The soft touches that arise from the gentler sweeping movements common during grooming may activate a class of unmyelinated afferent fibers (C-fibers) that project to both the limbic system and the orbito-frontal cortex. This route is quite distinct from the more conventional somatosensory routes (touch, pain, heat and itch) that underpin discriminative touch sensation and involve low threshold mechanoreceptors in the skin and large diameter A-beta fibers projecting to the sensory cortex. In contrast, the unmyelinated c-fibers appear to give rise to a pleasant sensation of light touch when skin is stroked lightly (Touch; 2007).
Pleasant touch gives rise to a different activation pattern in the human brain than neutral touch, notably activation of an area in the orbito-frontal cortex close to areas responding to pleasant taste and smell. In functional magnetic resonance imaging (fMRI) study, pleasant touch to the hand with velvet produced stronger activation of the orbito-frontal cortex than affectively neutral touch of the hand with wood. In contrast, the affectively neutral but more intense touch produced more activation of the primary somatosensory cortex than the pleasant stimulus. This indicates that part of the orbito-frontal cortex is concerned with representing the positively affective aspects of somatosensory stimuli (Pleasant touch; 1999).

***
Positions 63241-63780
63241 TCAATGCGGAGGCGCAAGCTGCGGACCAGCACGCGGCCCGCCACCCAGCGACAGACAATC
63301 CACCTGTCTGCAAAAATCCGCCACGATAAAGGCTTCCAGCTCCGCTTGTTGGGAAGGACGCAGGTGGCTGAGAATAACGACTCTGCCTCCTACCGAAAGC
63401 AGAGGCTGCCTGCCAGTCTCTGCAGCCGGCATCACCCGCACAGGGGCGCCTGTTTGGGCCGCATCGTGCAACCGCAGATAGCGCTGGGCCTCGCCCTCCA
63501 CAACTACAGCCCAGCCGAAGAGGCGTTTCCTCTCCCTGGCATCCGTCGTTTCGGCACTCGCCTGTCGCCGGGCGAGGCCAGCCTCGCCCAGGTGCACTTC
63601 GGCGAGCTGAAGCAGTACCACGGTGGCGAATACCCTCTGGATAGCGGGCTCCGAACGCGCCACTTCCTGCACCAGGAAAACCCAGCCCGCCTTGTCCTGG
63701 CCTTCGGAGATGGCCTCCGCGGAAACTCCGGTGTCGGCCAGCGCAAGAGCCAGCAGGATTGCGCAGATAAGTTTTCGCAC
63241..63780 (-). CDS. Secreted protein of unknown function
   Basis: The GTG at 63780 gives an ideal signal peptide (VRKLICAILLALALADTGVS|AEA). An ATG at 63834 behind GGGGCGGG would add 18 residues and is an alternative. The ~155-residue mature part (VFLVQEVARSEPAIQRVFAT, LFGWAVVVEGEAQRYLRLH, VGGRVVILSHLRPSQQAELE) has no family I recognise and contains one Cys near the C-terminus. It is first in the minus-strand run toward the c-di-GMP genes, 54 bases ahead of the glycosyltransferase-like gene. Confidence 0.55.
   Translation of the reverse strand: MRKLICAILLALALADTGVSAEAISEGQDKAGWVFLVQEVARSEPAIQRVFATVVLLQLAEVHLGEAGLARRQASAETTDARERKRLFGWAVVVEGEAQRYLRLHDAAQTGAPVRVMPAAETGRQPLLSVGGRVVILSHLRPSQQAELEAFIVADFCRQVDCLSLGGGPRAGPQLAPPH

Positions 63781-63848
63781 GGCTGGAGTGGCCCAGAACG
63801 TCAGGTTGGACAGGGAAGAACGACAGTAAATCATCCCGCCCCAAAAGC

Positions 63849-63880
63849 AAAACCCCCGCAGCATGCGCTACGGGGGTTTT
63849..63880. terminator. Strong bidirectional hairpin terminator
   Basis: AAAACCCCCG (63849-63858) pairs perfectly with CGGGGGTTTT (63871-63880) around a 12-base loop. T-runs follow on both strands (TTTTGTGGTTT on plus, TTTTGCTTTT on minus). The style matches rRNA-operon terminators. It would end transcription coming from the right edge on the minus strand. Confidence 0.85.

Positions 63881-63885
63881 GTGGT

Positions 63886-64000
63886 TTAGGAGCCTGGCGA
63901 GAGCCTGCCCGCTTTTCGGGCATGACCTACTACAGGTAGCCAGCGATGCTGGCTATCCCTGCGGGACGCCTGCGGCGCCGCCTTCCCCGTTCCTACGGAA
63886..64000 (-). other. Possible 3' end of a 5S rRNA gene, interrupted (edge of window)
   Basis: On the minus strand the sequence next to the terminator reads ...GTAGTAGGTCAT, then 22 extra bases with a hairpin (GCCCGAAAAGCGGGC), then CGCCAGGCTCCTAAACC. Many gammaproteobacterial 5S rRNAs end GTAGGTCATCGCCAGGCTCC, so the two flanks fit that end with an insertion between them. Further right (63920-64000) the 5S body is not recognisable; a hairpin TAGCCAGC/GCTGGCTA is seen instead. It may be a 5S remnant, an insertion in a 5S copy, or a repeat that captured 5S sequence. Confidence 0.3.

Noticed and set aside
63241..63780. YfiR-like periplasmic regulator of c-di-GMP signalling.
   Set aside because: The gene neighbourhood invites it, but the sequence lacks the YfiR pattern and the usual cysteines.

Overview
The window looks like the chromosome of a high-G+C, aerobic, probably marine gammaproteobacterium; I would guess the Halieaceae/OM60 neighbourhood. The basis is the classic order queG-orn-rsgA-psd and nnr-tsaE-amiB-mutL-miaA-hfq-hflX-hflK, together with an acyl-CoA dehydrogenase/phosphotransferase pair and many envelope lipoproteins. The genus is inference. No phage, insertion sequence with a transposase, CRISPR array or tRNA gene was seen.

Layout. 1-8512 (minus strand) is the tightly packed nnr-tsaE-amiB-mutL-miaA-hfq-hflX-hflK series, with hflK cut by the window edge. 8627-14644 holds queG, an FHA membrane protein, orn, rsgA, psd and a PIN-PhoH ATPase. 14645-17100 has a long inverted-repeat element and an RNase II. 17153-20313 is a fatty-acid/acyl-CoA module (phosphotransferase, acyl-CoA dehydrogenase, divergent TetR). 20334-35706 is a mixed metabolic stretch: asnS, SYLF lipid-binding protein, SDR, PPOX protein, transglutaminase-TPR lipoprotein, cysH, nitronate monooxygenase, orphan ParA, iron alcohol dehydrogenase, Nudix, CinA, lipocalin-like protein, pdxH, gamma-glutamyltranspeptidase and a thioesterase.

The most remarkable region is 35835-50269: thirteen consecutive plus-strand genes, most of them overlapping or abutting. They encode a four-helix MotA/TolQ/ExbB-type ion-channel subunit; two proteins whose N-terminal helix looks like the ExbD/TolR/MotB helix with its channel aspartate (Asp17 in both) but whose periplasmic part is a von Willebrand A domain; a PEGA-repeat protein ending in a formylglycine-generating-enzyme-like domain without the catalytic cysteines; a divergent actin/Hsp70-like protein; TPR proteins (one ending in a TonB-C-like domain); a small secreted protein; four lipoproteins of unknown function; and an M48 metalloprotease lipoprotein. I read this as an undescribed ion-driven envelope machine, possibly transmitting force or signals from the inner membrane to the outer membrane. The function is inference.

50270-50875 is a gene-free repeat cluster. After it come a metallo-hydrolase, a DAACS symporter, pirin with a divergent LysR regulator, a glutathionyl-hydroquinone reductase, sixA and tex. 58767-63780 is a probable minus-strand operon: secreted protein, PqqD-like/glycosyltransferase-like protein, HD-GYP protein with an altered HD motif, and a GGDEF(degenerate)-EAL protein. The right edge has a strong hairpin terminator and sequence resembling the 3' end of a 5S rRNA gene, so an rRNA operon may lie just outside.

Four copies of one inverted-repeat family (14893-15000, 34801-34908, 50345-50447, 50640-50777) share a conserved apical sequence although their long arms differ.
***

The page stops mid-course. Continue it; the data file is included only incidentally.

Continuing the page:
A light touch stimulus, which was slowly moving over the hairy skin of the forearm, produced a strong activation of the insular cortex. Thus, the essential role of the sensory nerves system (C-afferents system) is to provide emotional and behavioral responses to affiliative or friendly skin-to-skin contact.
In humans, blood pressure is sensitive to supportive and non-supportive interactions between partners. Emotional support and affection in couples is expressed through physical touch, such as hand-holding, hugs, and sitting- or lying- cuddled up (Touch; 2010).
It has been shown that enhanced oxytocin (OXT) activity is one of the primary physiological mediators of the health benefits of emotional support, particularly those linked to warm touch. The frequent hugs between spouses/partners were associated with lower blood pressure and higher plasma OXT levels (Hug and OXT 2004).